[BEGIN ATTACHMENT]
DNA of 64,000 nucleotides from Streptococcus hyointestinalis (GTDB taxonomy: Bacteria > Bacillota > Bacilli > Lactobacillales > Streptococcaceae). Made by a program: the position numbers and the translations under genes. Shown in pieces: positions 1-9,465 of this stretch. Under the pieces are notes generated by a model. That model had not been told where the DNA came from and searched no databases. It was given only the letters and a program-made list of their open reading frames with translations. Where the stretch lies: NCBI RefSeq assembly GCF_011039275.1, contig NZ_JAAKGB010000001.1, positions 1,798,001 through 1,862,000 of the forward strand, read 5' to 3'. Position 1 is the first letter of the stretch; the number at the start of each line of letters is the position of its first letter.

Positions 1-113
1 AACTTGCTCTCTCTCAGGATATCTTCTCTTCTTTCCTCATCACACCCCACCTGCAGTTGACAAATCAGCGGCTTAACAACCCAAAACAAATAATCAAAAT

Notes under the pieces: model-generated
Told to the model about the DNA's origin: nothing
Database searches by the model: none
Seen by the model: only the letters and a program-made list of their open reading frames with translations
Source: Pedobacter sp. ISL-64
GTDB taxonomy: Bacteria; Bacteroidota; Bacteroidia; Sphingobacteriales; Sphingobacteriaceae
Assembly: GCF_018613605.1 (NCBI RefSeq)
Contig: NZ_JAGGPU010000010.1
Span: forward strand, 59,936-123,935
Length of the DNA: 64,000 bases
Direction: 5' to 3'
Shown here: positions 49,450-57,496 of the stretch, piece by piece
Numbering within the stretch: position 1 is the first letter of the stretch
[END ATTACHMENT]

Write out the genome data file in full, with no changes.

DNA of 64,000 nucleotides from Streptococcus hyointestinalis (GTDB taxonomy: Bacteria > Bacillota > Bacilli > Lactobacillales > Streptococcaceae). Made by a program: the position numbers and the translations under genes. Shown in pieces: positions 1-9,465 of this stretch. Under the pieces are notes generated by a model. That model had not been told where the DNA came from and searched no databases. It was given only the letters and a program-made list of their open reading frames with translations. Where the stretch lies: NCBI RefSeq assembly GCF_011039275.1, contig NZ_JAAKGB010000001.1, positions 1,798,001 through 1,862,000 of the forward strand, read 5' to 3'. Position 1 is the first letter of the stretch; the number at the start of each line of letters is the position of its first letter.

Positions 1-113
1 AACTTGCTCTCTCTCAGGATATCTTCTCTTCTTTCCTCATCACACCCCACCTGCAGTTGACAAATCAGCGGCTTAACAACCCAAAACAAATAATCAAAAT

Notes under the pieces: model-generated
Told to the model about the DNA's origin: nothing
Database searches by the model: none
Seen by the model: only the letters and a program-made list of their open reading frames with translations
Source: Pedobacter sp. ISL-64
GTDB taxonomy: Bacteria; Bacteroidota; Bacteroidia; Sphingobacteriales; Sphingobacteriaceae
Assembly: GCF_018613605.1 (NCBI RefSeq)
Contig: NZ_JAGGPU010000010.1
Span: forward strand, 59,936-123,935
Length of the DNA: 64,000 bases
Direction: 5' to 3'
Shown here: positions 49,450-57,496 of the stretch, piece by piece
Numbering within the stretch: position 1 is the first letter of the stretch